Handling & Taming Syrian Hamsters
As the largest of the pet hamster species, Syrians are sometimes considered the best pet species for a child or adult new to rodents. It is true that they are generally slower and more robust than the smaller species. They can however, be more quick to nip when startled.
If your hamster has come from an ethical breeder or rescue, then they will have begun work on the taming process. Although this is easier if they have been handled from a younger age, with patience older hamsters can become excellent companion animals with regular work on building confidence through positive handling experiences.
Leave a new hamster to settle in before beginning this, as there will be many new sounds and smells for them to get used to - as well as their brand new cage and toys. When you feed them at a set time in the evening, you can start by talking to them in a calm voice to get them used to you. More confident hamsters may approach you at this point, and you can open a front-opening cage and let them climb into your hand.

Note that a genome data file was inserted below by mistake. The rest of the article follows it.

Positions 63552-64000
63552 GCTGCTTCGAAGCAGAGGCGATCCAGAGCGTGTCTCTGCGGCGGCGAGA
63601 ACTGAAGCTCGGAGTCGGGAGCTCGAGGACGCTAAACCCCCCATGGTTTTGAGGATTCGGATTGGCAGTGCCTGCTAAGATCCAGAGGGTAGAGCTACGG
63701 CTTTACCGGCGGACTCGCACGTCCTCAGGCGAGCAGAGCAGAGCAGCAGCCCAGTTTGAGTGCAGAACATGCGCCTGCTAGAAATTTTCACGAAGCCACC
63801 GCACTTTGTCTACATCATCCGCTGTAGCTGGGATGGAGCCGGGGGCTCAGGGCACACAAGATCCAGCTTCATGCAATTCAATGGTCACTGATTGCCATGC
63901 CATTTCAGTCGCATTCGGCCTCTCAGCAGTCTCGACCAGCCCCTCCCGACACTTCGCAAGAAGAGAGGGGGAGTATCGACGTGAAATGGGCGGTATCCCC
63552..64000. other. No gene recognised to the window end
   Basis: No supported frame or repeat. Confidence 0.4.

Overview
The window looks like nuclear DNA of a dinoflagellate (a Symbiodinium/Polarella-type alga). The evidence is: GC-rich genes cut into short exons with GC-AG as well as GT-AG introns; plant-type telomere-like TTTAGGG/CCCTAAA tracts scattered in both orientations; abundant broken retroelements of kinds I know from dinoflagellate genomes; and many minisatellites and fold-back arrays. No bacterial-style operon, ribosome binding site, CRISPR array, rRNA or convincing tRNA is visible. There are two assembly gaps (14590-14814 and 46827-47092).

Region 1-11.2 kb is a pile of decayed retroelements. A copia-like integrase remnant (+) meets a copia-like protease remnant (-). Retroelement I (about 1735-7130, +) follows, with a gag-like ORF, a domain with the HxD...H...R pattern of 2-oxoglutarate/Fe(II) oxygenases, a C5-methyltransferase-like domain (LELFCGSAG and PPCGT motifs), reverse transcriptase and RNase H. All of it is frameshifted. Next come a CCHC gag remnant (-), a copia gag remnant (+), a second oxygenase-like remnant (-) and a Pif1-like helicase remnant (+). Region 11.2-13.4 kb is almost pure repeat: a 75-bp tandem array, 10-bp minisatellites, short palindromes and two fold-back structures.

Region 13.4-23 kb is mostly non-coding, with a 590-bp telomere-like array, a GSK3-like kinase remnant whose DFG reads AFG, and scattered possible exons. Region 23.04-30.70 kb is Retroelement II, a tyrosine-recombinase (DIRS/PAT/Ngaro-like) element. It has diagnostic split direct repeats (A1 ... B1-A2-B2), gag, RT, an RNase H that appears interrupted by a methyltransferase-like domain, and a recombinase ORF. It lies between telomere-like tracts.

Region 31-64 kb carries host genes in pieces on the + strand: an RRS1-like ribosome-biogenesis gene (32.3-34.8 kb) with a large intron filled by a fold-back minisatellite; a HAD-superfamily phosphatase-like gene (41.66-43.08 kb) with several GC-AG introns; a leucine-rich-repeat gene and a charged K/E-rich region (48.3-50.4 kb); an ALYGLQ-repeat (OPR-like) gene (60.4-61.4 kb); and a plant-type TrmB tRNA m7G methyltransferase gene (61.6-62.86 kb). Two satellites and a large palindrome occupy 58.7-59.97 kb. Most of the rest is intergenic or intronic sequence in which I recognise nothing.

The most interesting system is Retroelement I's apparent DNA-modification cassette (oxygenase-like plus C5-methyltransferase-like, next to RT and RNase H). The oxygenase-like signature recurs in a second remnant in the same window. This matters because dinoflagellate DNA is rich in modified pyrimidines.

Shyer animals, or those in a cage that opens from the top, may benefit from toilet-tube training. It is not helpful to approach a hamster from above, since this is what a predator would do and so does scare them. In these instances a toilet tube or box can be placed in their cage and then picked up, whilst blocking exit points. You can then open one side and let them walk onto a flat palm. Some hamsters like to walk across palms if you keep alternating them, others may like hands that are cupped together forming more of a tunnel. You may also find your hamster wants to snuggle into the crook of your arm, or climbers may decide that the very back of your neck under long hair is the most interesting place. As you hold them, make sure you are somewhere safe such as seated or over a surface to avoid risk of long falls.
If a hamster does nip you, you can gently blow on their nose and say 'no' in a firm but calm voice. It is important not to place them back in the cage at this point, otherwise they may learn to associate biting with you doing what they may want and returning them to their cage. Short but regular sessions are more important and try and finish on a positive note both for you and your hamster. See the kid-friendly guide to handling rodents referenced below for more ideas.